Loneliness within the elderly community is rife. There are over 2 million people over the age of 75 living alone in the UK. Of this 2 million, 1.9 million older people have reported feeling ignored or invisible from time to time. In addition to this, 1 million older people state that they have gone for over a month without speaking to a friend, relative or neighbour. It is clear from these statistics that many older people within the UK are currently suffering from loneliness. This can have a detrimental effect not only to a person’s mental wellbeing but also to their physical health. It is said that loneliness can be as harmful to a person’s physical health as smoking 15 cigarettes.
As people age, they become more vulnerable to loneliness. This may be due to factors such as leaving work, the death of a spouse, illness or reduced mobility, making it harder to leave the home. It has been proven that loneliness in elderly people can lead to a multitude of health issues including depression, impaired cognitive function, sleep problems, heightened vascular resistance, stress and mental health problems. It is due to these reasons that we must take steps in order to help combat elderly loneliness, allowing them to live a more fulfilled and happy lifestyle.
Signs of Loneliness
There are a number of ways in which to identify whether somebody is suffering from loneliness. They may not always be willing to tell you if they are feeling lonely in fear of feeling like a burden or due to the stigma surrounding loneliness. It is therefore important to familiarise yourself with the signs of loneliness so that you are able to identify if your elderly loved ones are in need of help.
Conversation: Whilst your elderly loved ones may not explicitly say that they are lonely, there may be some clues in what they say. If they say things such as they are missing certain people, or they don’t want to be a burden, this is a sign that they may be feeling lonely. It is important to ensure that you are really listening when they speak so that you are able to pick up on the possible signals.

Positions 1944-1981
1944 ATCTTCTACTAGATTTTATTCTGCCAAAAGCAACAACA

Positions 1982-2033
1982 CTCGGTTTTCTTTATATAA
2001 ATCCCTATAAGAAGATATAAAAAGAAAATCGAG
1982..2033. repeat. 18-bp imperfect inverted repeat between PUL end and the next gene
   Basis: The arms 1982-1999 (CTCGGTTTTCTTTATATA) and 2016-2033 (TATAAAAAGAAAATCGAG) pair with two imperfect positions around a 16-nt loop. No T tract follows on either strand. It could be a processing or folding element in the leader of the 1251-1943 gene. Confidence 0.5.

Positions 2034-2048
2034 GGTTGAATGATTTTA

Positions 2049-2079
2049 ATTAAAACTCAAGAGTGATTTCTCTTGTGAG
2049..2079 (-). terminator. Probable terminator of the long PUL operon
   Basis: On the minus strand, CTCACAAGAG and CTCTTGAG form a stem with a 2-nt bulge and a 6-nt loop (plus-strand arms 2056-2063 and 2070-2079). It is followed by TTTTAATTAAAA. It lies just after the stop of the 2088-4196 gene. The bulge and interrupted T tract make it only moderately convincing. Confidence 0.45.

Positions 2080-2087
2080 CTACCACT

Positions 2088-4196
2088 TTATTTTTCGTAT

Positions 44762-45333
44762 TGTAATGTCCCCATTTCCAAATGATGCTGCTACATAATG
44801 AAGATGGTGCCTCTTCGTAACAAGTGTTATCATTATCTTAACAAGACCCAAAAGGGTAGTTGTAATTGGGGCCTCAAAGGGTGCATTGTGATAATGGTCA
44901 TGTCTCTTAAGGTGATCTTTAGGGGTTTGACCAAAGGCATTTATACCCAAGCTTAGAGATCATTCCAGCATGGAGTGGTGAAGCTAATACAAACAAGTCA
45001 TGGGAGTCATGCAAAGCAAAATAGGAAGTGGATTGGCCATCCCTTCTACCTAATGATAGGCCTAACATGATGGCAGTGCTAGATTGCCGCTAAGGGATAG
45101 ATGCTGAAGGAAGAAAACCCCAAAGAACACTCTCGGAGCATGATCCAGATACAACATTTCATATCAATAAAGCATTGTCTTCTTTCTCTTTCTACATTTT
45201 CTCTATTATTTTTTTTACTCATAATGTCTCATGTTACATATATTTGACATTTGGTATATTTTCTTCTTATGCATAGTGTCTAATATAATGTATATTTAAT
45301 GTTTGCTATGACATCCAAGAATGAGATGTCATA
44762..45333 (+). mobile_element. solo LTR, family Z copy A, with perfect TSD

Isolation: Sometimes when people are feeling lonely, the natural reaction is to withdraw and isolate themselves further. Loneliness often comes with feelings of inadequacy or that nobody cares. When feeling like this, an elderly person may not see the point in reaching out to people and therefore may worsen the issue in the process.
Ill Health: As loneliness can cause a variety of health issues, frequent complaints of ill health could signal loneliness. This may simply be complaints such as feeling under the weather or an inability to sleep. If this is the case, it is always worth speaking to your elderly loved ones to gauge whether they are feeling lonely or if there is anything further you can be doing in order to help ward off loneliness.
- Reduced Appetite: This may be difficult to assess as the appetite of many older people dwindles with age however, if you notice any significant changes to your elderly loved one’s appetite, they may be feeling lonely. Loneliness often comes with a lack of purpose and thus a lack of motivation. They may not feel up to cooking meals for just one person as mealtimes can often highlight loneliness further.